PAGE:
Wednesday, September 22, 2021

Happy Belated Birthday --- Talking Dog!

 I just wasn't paying attention and just like that the 20th birthday of The Talking Dog blog passed me by. I met The Dog several years ago when he interviewed me about my Guantanamo work. Since then we have become good friends. The Dog has helped proof read many of my filings over the years and our families have become friends as well.

Twenty years with a blog is an important milestone - not many blogs out there that can meet that. The Dog's website evolved into a discourse on Guantanamo and the people involved in the litigation. It needs to be saved as a piece of history and I am very pleased that The Dog has managed to salvage the entire blog after a hassle with the previous holder of the blog.

Read The Dog's 20th anniversary post here.

Wednesday, September 15, 2021

From Roger Fitch and his friends down under at Justinian...

 Historians will rightly blame George Bush for many domestic effects that remained, e.g, an armaments industry in overdrive and a security state. 

Above all, there is a re-jigged justice system that has sanctioned the prosecution of combatants and militarised civilian crimes, epitomised by the extrajudicial detention at Guantánamo and "trials" in its kangaroo courts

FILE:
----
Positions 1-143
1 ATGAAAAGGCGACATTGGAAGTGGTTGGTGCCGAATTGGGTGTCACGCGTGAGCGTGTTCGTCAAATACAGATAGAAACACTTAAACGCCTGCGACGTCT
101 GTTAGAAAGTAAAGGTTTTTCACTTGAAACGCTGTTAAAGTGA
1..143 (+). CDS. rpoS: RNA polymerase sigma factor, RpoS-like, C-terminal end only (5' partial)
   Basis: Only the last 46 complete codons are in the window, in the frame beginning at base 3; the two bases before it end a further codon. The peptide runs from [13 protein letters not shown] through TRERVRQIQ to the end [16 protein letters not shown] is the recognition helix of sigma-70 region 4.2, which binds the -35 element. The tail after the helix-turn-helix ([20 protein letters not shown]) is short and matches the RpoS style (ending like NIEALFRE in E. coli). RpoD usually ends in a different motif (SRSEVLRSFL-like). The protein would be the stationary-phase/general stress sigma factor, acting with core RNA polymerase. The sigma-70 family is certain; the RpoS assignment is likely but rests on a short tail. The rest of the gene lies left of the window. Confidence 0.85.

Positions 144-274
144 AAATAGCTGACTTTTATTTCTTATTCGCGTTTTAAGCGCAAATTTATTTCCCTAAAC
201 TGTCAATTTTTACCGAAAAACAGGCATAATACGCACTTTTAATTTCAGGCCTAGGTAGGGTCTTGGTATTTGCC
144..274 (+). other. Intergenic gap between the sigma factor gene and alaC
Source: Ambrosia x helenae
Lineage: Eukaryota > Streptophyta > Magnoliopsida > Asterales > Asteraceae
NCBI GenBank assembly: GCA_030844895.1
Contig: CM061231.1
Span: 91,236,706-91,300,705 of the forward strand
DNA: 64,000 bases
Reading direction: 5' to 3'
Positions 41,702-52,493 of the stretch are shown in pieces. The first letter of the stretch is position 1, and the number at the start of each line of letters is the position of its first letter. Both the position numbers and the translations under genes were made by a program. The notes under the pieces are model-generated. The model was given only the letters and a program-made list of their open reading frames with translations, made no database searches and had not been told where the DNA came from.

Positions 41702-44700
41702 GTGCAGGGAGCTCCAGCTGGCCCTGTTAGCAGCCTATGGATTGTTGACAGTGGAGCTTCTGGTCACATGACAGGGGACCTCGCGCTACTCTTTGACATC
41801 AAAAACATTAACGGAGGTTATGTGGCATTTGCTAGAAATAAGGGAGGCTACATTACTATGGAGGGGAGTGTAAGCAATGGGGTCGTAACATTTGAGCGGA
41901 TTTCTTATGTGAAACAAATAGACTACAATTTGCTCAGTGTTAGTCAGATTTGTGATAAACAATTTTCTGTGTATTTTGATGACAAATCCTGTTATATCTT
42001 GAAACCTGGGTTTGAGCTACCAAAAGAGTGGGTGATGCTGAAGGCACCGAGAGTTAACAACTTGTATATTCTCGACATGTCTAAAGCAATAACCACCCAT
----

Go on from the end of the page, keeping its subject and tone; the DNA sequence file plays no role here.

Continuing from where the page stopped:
Astonishingly, liberal democracies like Australia and Canada (and briefly, Britain and Germany) allowed their citizens to be caught up in proceedings that violated their own laws as well as American and international law. 

Zbigniew Brzezinski: father of the Afghan folly

Opportunistic, malleable, incompetent or merely dishonest, bad lawyers were at the heart of the Bush Administration's derailment of law. John Yoo, Jay Bybee, Patrick Philbin, Robert Delahunty, Timothy Flanigan, Daniel Levin, Steven Bradbury, Jim Haynes and Alberto Gonzales joined in memos that ignored the Torture and Geneva Conventions, "authorising" practices that first-year law students would recognise as illegal. 

"National Security" brought such things before. Although it's disputed, the law professor Scott Horton believes Bush's lawyers were as culpable as Hitler's Night and Fog lawyers, tried at Nuremberg in the Altstoetter case:

"Justice Department lawyers were ... charged with crimes against humanity and war crimes arising out of the issuance and implementation of the Nacht-und-Nebel [decree]. The United States charged that as lawyers ... they must have recognized that their technical justifications for avoiding the application of the Hague and Geneva Conventions were unavailing, because these conventions were 'recognized by all civilized nations, and were regarded as being declaratory of the laws and customs of war' ... the two principal Justice Department lawyers ... were convicted and sentenced to ten years' imprisonment ...This judgment clearly established the concept of liability of the authors of bureaucratic policies that breach basic rules of the Hague and Geneva Conventions for the consequences that predictably flow therefrom."